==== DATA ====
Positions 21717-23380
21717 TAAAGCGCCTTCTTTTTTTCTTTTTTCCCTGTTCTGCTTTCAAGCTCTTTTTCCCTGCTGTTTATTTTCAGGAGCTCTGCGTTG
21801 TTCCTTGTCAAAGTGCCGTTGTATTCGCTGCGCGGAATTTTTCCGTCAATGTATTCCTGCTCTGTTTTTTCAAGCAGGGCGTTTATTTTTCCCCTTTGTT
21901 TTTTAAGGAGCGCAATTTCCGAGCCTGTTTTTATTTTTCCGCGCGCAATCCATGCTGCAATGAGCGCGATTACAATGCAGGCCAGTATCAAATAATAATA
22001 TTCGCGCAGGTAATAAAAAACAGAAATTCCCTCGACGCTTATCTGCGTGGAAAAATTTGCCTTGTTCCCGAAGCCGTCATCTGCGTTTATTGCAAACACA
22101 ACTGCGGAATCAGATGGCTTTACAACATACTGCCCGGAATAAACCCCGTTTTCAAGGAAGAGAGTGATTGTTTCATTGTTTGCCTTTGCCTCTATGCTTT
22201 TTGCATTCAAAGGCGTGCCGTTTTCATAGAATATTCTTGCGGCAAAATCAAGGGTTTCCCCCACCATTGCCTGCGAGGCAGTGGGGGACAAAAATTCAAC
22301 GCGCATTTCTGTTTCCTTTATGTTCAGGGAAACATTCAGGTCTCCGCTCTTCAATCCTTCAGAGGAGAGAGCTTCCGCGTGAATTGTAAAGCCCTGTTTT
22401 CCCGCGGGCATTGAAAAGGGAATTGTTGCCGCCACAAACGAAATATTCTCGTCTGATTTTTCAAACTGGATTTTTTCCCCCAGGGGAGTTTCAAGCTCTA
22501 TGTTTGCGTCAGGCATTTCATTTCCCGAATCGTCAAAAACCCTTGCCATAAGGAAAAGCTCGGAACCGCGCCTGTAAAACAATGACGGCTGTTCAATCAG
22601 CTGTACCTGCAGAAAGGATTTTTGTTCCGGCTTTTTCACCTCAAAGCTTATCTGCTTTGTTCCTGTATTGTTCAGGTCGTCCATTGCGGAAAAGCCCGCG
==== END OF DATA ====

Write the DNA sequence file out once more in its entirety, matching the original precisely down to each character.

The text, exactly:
Positions 21717-23380
21717 TAAAGCGCCTTCTTTTTTTCTTTTTTCCCTGTTCTGCTTTCAAGCTCTTTTTCCCTGCTGTTTATTTTCAGGAGCTCTGCGTTG
21801 TTCCTTGTCAAAGTGCCGTTGTATTCGCTGCGCGGAATTTTTCCGTCAATGTATTCCTGCTCTGTTTTTTCAAGCAGGGCGTTTATTTTTCCCCTTTGTT
21901 TTTTAAGGAGCGCAATTTCCGAGCCTGTTTTTATTTTTCCGCGCGCAATCCATGCTGCAATGAGCGCGATTACAATGCAGGCCAGTATCAAATAATAATA
22001 TTCGCGCAGGTAATAAAAAACAGAAATTCCCTCGACGCTTATCTGCGTGGAAAAATTTGCCTTGTTCCCGAAGCCGTCATCTGCGTTTATTGCAAACACA
22101 ACTGCGGAATCAGATGGCTTTACAACATACTGCCCGGAATAAACCCCGTTTTCAAGGAAGAGAGTGATTGTTTCATTGTTTGCCTTTGCCTCTATGCTTT
22201 TTGCATTCAAAGGCGTGCCGTTTTCATAGAATATTCTTGCGGCAAAATCAAGGGTTTCCCCCACCATTGCCTGCGAGGCAGTGGGGGACAAAAATTCAAC
22301 GCGCATTTCTGTTTCCTTTATGTTCAGGGAAACATTCAGGTCTCCGCTCTTCAATCCTTCAGAGGAGAGAGCTTCCGCGTGAATTGTAAAGCCCTGTTTT
22401 CCCGCGGGCATTGAAAAGGGAATTGTTGCCGCCACAAACGAAATATTCTCGTCTGATTTTTCAAACTGGATTTTTTCCCCCAGGGGAGTTTCAAGCTCTA
22501 TGTTTGCGTCAGGCATTTCATTTCCCGAATCGTCAAAAACCCTTGCCATAAGGAAAAGCTCGGAACCGCGCCTGTAAAACAATGACGGCTGTTCAATCAG
22601 CTGTACCTGCAGAAAGGATTTTTGTTCCGGCTTTTTCACCTCAAAGCTTATCTGCTTTGTTCCTGTATTGTTCAGGTCGTCCATTGCGGAAAAGCCCGCG